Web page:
He spent a year at Gottingen University, then a mathematical centre of world class, just before Hitler came to power. Alerted by this experience to the Nazi menace, he became close to Frederick Lindemann (later Lord Cherwell), who was then at Christ Church and subsequently became Churchill's scientific adviser during the war, and his pupil R.V.Jones, later a wartime scientific intelligence expert.
Academic recognition came early, with the chair at Aberdeen in 1936. Later, when war broke out, he was -through his connection with Lindemann and Jones seconded to work in scientific intelligence at the Air Ministry in London.
Senior mathematicians fall broadly into two categories. Some are so otherworldly as to conform to the stereotype views of the man in the street towards mathematicians, and in particular make poor administrators. Others, through the disciplined approach, clear and logical thinking and familiarity with figures that their subject compels, excel at organisation and make excellent administrators.
Wright belonged to the latter category, and this led to his appointment as Principal and Vice-Chancellor of the University of Aberdeen in 1962. Wright led the university through the hectic period of expansion in the 1960s, but he retired before the first wave of cuts in the 1980s. His services to the University of Aberdeen are commemorated in the Edward Wright Building there, where the Department of Mathematics was based till 1997.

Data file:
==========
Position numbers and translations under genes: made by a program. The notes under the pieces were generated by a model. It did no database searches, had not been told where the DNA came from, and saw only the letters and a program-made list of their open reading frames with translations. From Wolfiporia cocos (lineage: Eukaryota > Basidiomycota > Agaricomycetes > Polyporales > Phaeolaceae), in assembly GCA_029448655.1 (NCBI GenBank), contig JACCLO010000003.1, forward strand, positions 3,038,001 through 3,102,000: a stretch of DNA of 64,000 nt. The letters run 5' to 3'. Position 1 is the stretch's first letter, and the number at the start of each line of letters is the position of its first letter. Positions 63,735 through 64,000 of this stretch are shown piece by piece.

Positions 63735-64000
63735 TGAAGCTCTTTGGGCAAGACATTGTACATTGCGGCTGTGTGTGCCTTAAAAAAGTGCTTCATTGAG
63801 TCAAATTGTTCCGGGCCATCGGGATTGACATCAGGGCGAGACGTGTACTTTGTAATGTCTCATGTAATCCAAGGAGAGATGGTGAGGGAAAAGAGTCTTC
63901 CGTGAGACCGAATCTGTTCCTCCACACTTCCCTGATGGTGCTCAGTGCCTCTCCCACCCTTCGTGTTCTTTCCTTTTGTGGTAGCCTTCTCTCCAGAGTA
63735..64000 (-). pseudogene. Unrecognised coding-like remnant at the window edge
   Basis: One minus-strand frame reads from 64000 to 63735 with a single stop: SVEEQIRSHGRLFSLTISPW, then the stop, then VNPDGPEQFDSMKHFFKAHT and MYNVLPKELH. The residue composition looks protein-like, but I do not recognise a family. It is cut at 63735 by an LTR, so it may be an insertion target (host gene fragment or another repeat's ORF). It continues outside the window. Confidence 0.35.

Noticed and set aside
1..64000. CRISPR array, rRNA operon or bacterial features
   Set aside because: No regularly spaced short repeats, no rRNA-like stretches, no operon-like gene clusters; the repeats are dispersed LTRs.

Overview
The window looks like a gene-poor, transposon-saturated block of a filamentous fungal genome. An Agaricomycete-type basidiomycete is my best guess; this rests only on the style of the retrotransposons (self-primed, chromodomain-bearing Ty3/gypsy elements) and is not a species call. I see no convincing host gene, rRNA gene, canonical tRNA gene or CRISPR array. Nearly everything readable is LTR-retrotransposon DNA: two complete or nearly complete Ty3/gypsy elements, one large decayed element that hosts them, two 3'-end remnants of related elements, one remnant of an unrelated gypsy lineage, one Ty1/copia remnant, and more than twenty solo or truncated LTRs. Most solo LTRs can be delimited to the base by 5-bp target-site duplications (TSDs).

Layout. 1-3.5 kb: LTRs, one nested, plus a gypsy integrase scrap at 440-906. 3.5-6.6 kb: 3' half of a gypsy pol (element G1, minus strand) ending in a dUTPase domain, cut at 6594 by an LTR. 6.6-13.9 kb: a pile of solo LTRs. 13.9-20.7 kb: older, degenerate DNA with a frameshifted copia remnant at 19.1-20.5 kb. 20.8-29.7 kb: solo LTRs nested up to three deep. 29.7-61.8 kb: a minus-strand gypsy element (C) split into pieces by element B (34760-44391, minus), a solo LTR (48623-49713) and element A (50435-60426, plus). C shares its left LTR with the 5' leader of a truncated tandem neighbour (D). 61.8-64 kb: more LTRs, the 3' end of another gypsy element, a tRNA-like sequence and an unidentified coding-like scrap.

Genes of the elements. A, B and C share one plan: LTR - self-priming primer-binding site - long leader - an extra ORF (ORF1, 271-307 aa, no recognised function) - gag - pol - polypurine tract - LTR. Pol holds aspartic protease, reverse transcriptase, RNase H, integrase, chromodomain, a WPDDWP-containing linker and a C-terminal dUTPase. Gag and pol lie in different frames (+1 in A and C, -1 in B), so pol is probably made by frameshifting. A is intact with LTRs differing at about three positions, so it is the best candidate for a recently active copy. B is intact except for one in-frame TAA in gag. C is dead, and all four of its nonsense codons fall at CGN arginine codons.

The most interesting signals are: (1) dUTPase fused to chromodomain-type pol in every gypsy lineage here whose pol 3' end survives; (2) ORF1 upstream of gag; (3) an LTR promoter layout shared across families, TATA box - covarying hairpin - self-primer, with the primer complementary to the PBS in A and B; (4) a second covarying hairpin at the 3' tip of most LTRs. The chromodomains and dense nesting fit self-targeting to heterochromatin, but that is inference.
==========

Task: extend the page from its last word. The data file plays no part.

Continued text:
He could be harsh and dictatorial. One distinguished academic remembers being interviewed for his first post; he was offered the job by Wright at the end of the interview, and asked for his decision there and then. Being unprepared for this, he asked for some time to consider. Wright replied that he could say yes or no forthwith, or the job would be offered to the second-ranked candidate. A decision was extracted from the candidate on the spot.
One theory regarding this trait was that Wright had gone to Aberdeen expecting to return in triumph to Oxford or Cambridge, and on realising that he would retire from Aberdeen, had vented his frustrations by being determined at least to be master in his own house. No doubt the privations of his early life helped to shape this side of his character.
Wright was widely honoured. In addition to his knighthood, he held numerous honorary degrees, and was a Fellow of the Royal Society of Edinburgh. He was a long-serving member of the London Mathematical Society (elected in 1929) and had been an honorary Fellow of Jesus College, Oxford, since 1963.
His wife died in 1987. He is survived by his son John, Professor of Mathematical Sciences at the University of Aberdeen.
Sir Edward Wright, mathematician and Principal and Vice-Chancellor, University of Aberdeen, 1962-76, was born on February 13, 1906. He died on February 2, 2005, aged 98.
Copyright (C) The Times, 2005